Opinions - 01.05.2015 - 00:00 

Asian Infrastructure Bank

With the Inauguration of the Asian Infrastructure Investment Bank (AIIB) in Beijing involving 21 Asian countries, the bank has introduced itself as a major player in Asian development. A perspective from Economist Guido Cozzi.


30 April 2015. Unlike existing “rivals”, notably the $223.2 billion World Bank and the $175.4 billion Asian Development Bank, the AIIB promises to focus on only one aspect of Asian development: infrastructure. After initially seeding it with $50 billion, China has already increased its capital base to $100 billion, showing its willingness to expand. This is not surprising, given China’s world-record cumulated currency reserves of nearly $4 trillion.

The need for infrastructure

Asia desperately needs infrastructure. AIIB’s focus on that and its huge capital base will certainly be a boon for its poorest members’ development in areas such as electricity, roads, telecommunications, and banking. This may not only spur economic growth worldwide, but also guarantee better-functioning social infrastructure and government programs on a continent full of contradictions and tensions.

The participation of advanced European countries, along with other democratic players, could favour good governance and a focus on high quality projects, job creation, and strict environmental standards in the AIIB’s future investments. Moreover, their role in the design and approval of funded projects could encourage the opening of potentially profitable foreign investment channels. As the Chinese economist Justin Yifu Lin has claimed, successful financing of the poorest countries’ infrastructure projects may even help European countries to fully exit the post-2008 crisis stagnation, and fully value Europe’s still underutilized labour-and-production capacity.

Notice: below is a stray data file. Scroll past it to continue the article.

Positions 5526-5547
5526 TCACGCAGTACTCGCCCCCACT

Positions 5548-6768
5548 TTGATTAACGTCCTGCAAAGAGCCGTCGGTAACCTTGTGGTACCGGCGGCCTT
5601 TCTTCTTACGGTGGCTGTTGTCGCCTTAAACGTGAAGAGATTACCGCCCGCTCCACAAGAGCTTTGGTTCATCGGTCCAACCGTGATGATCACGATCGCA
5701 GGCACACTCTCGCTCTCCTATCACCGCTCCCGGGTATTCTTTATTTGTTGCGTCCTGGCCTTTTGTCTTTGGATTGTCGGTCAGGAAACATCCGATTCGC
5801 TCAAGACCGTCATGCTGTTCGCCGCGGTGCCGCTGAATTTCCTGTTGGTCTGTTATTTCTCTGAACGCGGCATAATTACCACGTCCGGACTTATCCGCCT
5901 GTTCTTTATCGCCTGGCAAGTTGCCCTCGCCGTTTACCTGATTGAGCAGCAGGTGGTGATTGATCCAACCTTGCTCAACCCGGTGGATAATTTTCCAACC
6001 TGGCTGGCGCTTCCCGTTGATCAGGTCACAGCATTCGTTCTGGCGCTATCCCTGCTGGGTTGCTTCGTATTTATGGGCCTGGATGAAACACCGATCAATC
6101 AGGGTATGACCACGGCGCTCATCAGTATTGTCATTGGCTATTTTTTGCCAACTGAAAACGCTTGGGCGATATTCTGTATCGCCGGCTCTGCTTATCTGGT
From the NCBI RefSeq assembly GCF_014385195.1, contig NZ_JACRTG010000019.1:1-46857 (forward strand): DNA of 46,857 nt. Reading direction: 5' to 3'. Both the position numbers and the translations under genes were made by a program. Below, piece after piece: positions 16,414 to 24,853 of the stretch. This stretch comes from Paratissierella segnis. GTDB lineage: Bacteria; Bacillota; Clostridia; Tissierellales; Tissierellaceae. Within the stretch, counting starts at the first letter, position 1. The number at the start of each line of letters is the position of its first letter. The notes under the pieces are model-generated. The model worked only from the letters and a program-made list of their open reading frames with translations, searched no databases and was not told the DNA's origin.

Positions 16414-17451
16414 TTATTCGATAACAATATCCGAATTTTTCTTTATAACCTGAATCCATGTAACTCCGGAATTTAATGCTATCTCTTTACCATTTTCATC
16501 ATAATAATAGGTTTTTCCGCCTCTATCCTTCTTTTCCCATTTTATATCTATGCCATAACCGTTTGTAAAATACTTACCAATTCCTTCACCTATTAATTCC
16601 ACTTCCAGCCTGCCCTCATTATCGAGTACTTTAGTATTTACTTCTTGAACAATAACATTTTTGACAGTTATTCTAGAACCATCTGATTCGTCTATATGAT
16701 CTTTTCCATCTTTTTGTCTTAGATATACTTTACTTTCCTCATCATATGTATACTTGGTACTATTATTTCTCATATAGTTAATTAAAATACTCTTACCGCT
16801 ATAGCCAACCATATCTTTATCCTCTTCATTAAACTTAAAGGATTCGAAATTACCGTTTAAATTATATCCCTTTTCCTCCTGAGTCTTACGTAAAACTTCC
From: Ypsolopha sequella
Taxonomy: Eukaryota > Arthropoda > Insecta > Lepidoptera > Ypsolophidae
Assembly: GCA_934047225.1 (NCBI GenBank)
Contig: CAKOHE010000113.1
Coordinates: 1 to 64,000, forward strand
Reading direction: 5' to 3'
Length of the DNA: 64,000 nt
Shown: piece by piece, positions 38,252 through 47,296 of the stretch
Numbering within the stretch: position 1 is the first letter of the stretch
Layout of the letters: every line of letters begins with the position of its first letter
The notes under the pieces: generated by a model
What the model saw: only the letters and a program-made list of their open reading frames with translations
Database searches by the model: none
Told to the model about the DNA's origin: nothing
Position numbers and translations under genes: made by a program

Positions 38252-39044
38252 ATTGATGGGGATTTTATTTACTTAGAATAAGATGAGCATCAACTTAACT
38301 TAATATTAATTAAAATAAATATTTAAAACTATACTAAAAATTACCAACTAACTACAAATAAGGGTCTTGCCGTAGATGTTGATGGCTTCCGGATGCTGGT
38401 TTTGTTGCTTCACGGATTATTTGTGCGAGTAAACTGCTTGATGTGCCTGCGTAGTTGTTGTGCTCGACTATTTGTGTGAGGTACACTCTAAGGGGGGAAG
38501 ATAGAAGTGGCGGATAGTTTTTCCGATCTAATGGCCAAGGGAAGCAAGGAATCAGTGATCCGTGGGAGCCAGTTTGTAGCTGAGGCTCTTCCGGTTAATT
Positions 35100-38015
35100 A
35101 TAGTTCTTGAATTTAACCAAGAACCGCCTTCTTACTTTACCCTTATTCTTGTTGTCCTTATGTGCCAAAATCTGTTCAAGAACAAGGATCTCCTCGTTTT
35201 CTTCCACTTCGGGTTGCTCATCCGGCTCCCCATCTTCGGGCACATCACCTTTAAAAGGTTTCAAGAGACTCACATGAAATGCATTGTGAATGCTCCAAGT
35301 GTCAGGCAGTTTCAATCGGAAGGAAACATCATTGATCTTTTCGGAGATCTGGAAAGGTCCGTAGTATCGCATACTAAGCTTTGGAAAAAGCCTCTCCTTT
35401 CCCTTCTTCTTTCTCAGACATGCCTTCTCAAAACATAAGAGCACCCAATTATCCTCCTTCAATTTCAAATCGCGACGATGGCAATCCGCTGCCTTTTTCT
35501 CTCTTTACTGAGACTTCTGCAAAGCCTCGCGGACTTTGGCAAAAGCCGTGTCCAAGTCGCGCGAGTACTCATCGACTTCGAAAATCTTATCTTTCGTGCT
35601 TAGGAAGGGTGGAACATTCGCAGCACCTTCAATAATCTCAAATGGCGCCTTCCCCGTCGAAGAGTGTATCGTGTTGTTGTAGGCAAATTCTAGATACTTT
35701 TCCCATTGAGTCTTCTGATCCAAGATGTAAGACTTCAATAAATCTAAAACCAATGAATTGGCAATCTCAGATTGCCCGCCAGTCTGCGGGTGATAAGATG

A threat to World Bank?

Will the AIIB be harmful for the World Bank and for the ADB? I think it will not. The amount of infrastructure investment needed in Asia – new annual investments of $750 billion, according to ADB estimates – is so large that AIIB’s success will still leave plenty of opportunities for WB and the ADB, and may relieve some of the pressure on them.

But we might ask, why should the AIIB’s founding members not just pour their money into the existing institutions, rather than duplicating bureaucracy and management costs? Well, given the massive demand to satisfy, having more competition in the highly concentrated world of public-finance providers could perhaps spur all institutions to improve their performance, in a potentially virtuous cycle of mutual emulation, to the advantage of their neglected and often desperate customers.

A balanced approach

However, wouldn’t AIIB be just another Beijing-centred big player? Potentially, given the required Chinese financial involvement. Hopefully, the presence of wealthy and/or fast-rising other Asian countries, most notably India, will help balance the influence. Membership of more countries, such as Japan, South Korea, and Australia, would certainly allow a broader perspective and balance. Moreover, it could foster cooperation and peace in Asia, overall.

Finally, with a GDP almost comparable to the United States, but with about four times as many people to look after, China’s new effort to foster development in Asian countries is unlikely to be achieved without a level of enthusiasm so far quite poorly understood by the existing international institutions. These institutions often are mired in internal power struggles and are deaf to repeated Chinese requests for more global leadership roles.

Its important founding role at the AIIB, with ample western recognition and participation in the bank, could reward China, as well as benefit its needy neighbours, with potentially huge beneficial consequences for the global economy and for international peace policy.

Photo: Photocase/steffne

Discover our special topics